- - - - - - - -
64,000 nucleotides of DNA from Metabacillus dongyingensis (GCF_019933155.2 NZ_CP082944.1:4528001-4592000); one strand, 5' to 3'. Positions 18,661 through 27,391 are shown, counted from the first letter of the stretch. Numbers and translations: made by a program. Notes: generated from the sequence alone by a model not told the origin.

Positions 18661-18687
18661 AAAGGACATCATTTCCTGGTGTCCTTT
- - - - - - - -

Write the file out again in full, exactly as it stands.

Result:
64,000 nucleotides of DNA from Metabacillus dongyingensis (GCF_019933155.2 NZ_CP082944.1:4528001-4592000); one strand, 5' to 3'. Positions 18,661 through 27,391 are shown, counted from the first letter of the stretch. Numbers and translations: made by a program. Notes: generated from the sequence alone by a model not told the origin.

Positions 18661-18687
18661 AAAGGACATCATTTCCTGGTGTCCTTT